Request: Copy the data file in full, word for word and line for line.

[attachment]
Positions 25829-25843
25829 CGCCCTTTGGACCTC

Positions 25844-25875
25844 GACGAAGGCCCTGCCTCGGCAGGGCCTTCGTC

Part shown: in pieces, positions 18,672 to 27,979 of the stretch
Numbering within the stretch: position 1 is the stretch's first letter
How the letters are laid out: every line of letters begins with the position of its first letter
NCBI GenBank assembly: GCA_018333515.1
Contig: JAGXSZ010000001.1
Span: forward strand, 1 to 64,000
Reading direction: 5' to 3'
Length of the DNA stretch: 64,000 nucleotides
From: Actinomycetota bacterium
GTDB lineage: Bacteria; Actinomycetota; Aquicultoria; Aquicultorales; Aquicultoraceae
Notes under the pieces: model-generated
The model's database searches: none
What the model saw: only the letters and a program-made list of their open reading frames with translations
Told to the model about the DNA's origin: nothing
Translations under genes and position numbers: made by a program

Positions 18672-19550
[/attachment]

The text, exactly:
Positions 25829-25843
25829 CGCCCTTTGGACCTC

Positions 25844-25875
25844 GACGAAGGCCCTGCCTCGGCAGGGCCTTCGTC

Part shown: in pieces, positions 18,672 to 27,979 of the stretch
Numbering within the stretch: position 1 is the stretch's first letter
How the letters are laid out: every line of letters begins with the position of its first letter
NCBI GenBank assembly: GCA_018333515.1
Contig: JAGXSZ010000001.1
Span: forward strand, 1 to 64,000
Reading direction: 5' to 3'
Length of the DNA stretch: 64,000 nucleotides
From: Actinomycetota bacterium
GTDB lineage: Bacteria; Actinomycetota; Aquicultoria; Aquicultorales; Aquicultoraceae
Notes under the pieces: model-generated
The model's database searches: none
What the model saw: only the letters and a program-made list of their open reading frames with translations
Told to the model about the DNA's origin: nothing
Translations under genes and position numbers: made by a program

Positions 18672-19550